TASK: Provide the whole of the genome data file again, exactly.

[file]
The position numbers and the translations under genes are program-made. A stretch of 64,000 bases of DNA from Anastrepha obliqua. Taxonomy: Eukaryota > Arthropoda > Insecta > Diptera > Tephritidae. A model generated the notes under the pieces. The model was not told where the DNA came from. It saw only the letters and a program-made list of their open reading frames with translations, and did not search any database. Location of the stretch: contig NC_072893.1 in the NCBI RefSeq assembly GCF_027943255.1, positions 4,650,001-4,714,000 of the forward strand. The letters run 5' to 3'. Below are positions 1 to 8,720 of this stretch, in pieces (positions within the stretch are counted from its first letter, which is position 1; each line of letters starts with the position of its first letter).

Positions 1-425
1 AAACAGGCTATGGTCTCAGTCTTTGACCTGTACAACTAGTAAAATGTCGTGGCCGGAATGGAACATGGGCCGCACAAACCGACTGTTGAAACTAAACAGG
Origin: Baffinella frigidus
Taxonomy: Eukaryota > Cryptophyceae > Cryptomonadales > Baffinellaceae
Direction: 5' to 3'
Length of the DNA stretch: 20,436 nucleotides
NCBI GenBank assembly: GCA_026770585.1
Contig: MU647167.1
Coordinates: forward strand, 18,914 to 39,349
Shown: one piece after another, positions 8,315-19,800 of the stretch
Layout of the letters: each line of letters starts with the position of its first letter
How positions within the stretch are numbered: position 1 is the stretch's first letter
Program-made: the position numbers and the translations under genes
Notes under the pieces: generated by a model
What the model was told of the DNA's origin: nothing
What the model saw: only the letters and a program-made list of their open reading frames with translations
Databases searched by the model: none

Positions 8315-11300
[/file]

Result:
The position numbers and the translations under genes are program-made. A stretch of 64,000 bases of DNA from Anastrepha obliqua. Taxonomy: Eukaryota > Arthropoda > Insecta > Diptera > Tephritidae. A model generated the notes under the pieces. The model was not told where the DNA came from. It saw only the letters and a program-made list of their open reading frames with translations, and did not search any database. Location of the stretch: contig NC_072893.1 in the NCBI RefSeq assembly GCF_027943255.1, positions 4,650,001-4,714,000 of the forward strand. The letters run 5' to 3'. Below are positions 1 to 8,720 of this stretch, in pieces (positions within the stretch are counted from its first letter, which is position 1; each line of letters starts with the position of its first letter).

Positions 1-425
1 AAACAGGCTATGGTCTCAGTCTTTGACCTGTACAACTAGTAAAATGTCGTGGCCGGAATGGAACATGGGCCGCACAAACCGACTGTTGAAACTAAACAGG
Origin: Baffinella frigidus
Taxonomy: Eukaryota > Cryptophyceae > Cryptomonadales > Baffinellaceae
Direction: 5' to 3'
Length of the DNA stretch: 20,436 nucleotides
NCBI GenBank assembly: GCA_026770585.1
Contig: MU647167.1
Coordinates: forward strand, 18,914 to 39,349
Shown: one piece after another, positions 8,315-19,800 of the stretch
Layout of the letters: each line of letters starts with the position of its first letter
How positions within the stretch are numbered: position 1 is the stretch's first letter
Program-made: the position numbers and the translations under genes
Notes under the pieces: generated by a model
What the model was told of the DNA's origin: nothing
What the model saw: only the letters and a program-made list of their open reading frames with translations
Databases searched by the model: none

Positions 8315-11300